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In consolidated appeals, Parents challenged the termination of their residual parental rights to K.G. and L.G., and the denial of their post-termination motion to set aside the merits and disposition orders in this case under Vermont Rule of Civil Procedure 60(b)(6) based on allegations of ineffective assistance of counsel. The Vermont Supreme Court found it was unnecessary to decide if parents had a constitutional right to effective assistance of counsel in juvenile proceedings and affirmed both decisions. View "In re K.G. & L.G." on Justia Law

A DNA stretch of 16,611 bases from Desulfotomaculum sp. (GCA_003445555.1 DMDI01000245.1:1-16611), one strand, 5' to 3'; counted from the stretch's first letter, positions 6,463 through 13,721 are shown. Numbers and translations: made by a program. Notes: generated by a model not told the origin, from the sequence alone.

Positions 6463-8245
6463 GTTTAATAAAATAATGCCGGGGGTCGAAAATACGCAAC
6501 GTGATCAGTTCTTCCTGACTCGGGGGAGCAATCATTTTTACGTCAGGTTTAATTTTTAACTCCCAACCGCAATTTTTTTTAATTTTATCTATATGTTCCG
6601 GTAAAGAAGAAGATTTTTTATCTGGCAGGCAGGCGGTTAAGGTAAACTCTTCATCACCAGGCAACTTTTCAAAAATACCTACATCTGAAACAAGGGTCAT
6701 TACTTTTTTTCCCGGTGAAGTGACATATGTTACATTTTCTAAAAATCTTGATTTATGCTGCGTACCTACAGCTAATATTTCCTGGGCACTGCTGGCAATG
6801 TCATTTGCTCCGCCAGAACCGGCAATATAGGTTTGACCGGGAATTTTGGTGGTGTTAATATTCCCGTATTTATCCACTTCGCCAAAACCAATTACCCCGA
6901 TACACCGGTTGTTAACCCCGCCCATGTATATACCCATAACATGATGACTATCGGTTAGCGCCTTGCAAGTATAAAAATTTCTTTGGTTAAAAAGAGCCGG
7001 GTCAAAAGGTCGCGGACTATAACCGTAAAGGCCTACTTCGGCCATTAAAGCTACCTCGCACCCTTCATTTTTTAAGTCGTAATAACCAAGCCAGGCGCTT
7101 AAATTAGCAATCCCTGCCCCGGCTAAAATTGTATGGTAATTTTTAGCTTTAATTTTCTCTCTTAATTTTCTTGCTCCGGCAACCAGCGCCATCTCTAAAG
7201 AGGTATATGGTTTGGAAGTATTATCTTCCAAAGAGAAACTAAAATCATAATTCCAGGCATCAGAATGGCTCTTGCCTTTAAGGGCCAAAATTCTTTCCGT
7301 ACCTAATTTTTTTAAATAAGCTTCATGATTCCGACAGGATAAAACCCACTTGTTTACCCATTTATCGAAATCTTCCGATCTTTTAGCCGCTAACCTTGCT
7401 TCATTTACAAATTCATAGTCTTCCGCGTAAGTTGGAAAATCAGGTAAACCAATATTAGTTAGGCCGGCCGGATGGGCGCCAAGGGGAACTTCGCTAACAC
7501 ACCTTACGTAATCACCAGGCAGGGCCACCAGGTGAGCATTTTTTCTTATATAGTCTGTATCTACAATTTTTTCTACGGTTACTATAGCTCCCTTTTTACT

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Plaintiff Kyle Wolfe appealed the dismissal of his lawsuit against Vermont Digger and its editor (collectively, “VT Digger”), arguing that dismissal was improper and alleging that VT Digger’s publication of articles about him was defamatory and constituted a hate crime. VT Digger cross-appealed, arguing that its special motion to strike under Vermont’s anti-SLAPP statute should not have been denied as moot after its motion to dismiss was granted. In October 2021, plaintiff was arrested at the Vermont Statehouse on charges of aggravated disorderly conduct, disorderly conduct, and resisting arrest based on conduct directed toward the Speaker of the Vermont House of Representatives. VT Digger published an article in October 2021, titled, “Man arrested at the Vermont Statehouse after threatening House speaker.” In December 2021, plaintiff was released on conditions that required him to stay in Rutland County and prohibited him from possessing firearms or contacting the House Speaker. The same day, VT Digger published an article titled, “Defendant who threatened House speaker released with several conditions.” In February 2022, plaintiff allegedly posted annotated photographs of firearms to his social media accounts, “tagged” the House Speaker in a Facebook post, and asked others to contact the House Speaker, noting in a comment on Facebook, “Yes, I am aware this is technically ‘illegal.’ ” Due to this conduct, plaintiff was charged in March 2022 with violating the anti-stalking order. VT Digger subsequently published an article on March 3, 2022, detailing plaintiff’s new conditions of release. Finally, on March 7, VT Digger published another article describing plaintiff’s social media posts that led to the charge of violating the order against stalking and his conditions of release. Plaintiff filed a complaint against VT Digger in May 2022 accusing it of defamation by libel and slander and requesting the civil division enjoin VT Digger from publishing further articles about him. The Vermont Supreme Court affirmed the court’s dismissal of plaintiff’s complaint for failure to state a claim, but concluded the trial court should have granted VT Digger’s motion to strike, and therefore reversed and remanded for the court to award attorney’s fees to VT Digger pursuant to the anti-SLAPP statute. View "Wolfe v. VT Digger et al." on Justia Law